Low levels of newly generated NGF also completely depletes our ability to lay down new memories because we can not make new nerve cells from stem cells. So we become more forgetful too and depressed because our old worn out cells are stuck. Loss of sleep also leads to higher levels of cortisol......you know this is not going to end well don't you now. This is like throwing gasoline on a burning house. It does not get better. Cortisol chronically raised, decreases your immune system function. Specifically, natural killers and T cells. We also know from Dr Dean Cruess work at UPenn that people who lack sleep are more likely to choose foods upon waking that put on extra pounds. Refined Carbs to replenish the perceived CNS losses! The factory worker dont realize there is no more boxes to stroe all the serotonin they have got!!! They want to replace the old serotonergic synapses that cant be recycled because of the stem cell issue. Subsequently, you're less motivated to make better decisions when your tired. You're also less motivated to exercise for the same reason.

    You become a dog chasing its tail. Its a feedback loop that goes awry. Same as it does in insulin resistance, leptin resistance and any other hormonal feedback loop you want to study.
     
  2. nonchalant

    nonchalant Silver

    If someone were taking the amino acids tryptophan and tyrosine, wouldn't the body convert these precursors (assuming it is able to) to neurotransmitters as needed, and use the rest of the amino acids for other purposes? Well, re-reading what you wrote tells me that the gut can overproduce serotonin from precursors, if control is lacking.
    Guess timing is everything.
     
  3. HoneyChild

    HoneyChild Gold

    What do you think of this study?

    Scientist Shows Link Between Diet and Onset of Mental Illness


    Joseph Garner, an associate professor of animal sciences, fed mice a diet high in sugar and tryptophan that was expected to reduce abnormal hair-pulling. Instead, mice that were already ill worsened their hair-pulling behaviors or started a new self-injurious scratching behavior, and the seemingly healthy mice developed the same abnormal behaviors.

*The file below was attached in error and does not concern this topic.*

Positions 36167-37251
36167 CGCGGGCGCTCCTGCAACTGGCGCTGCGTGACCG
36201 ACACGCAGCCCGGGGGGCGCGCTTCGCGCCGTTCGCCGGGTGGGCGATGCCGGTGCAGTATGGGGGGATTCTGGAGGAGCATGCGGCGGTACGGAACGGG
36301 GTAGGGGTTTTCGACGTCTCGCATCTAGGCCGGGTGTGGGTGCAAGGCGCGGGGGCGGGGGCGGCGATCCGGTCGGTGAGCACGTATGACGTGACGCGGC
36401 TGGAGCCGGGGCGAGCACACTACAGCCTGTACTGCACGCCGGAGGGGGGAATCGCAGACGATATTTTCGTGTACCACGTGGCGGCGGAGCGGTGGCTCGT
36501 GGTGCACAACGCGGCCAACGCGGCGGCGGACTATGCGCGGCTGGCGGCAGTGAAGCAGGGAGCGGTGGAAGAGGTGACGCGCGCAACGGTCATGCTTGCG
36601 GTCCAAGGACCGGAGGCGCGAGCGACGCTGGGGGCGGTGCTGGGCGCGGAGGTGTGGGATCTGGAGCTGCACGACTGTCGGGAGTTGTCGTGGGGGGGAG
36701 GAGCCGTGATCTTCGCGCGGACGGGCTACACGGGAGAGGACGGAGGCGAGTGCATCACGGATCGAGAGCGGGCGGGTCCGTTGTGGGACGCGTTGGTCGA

http://www.sciencedaily.com/releases/2010/12/101213151446.htm
     
  4. bonsaiz

    bonsaiz New Member

    Thank you for sharing such link here. i always wonder about the link between the food and mental health and now i got it. Thank you again for such information.
     
  5. bonsaiz

    bonsaiz New Member

    I always think about the depression and diet connection. I always find it interesting and yes the post above is the same. I like that kind of information.
     
  6. Jack Kruse

    Jack Kruse Administrator

    If you're dehydrated with out being able to make water micelles around your mitochondria THE PROCESS IS EVEN SLOWER AND SLEEP IS WORSE.
     
    Last edited: Dec 19, 2013
  7. caroline

    caroline Moderator

    Dr. K. - thanks for that ....... I love that I am understanding this ........ hugely important
     
  8. Melanie Procter

    Melanie Procter New Member

    How can you decalcify a pineal gland?
     
    Martin likes this.
  9. Allin

    Allin New Member

    Circadian rhythm correct, SCN clock running fastest, DHA from sea food, a bit of bare feet in the grass and water without fluoride, chlorine or bromides. Now to set your rhythm, your eyes and skin has to see the early AM sun, don't sleep in the middle of WiFi, you can't be blue light toxic to get your SCN running fastest, etc...
     
    Cpt.Tired and Joe Gavin like this.
  10. Cpt.Tired

    Cpt.Tired New Member

    Makes you wonder why the hell they would make fluoride one of the main chemicals in SSRI's. I was on one called 'Fluvoxamine' for years!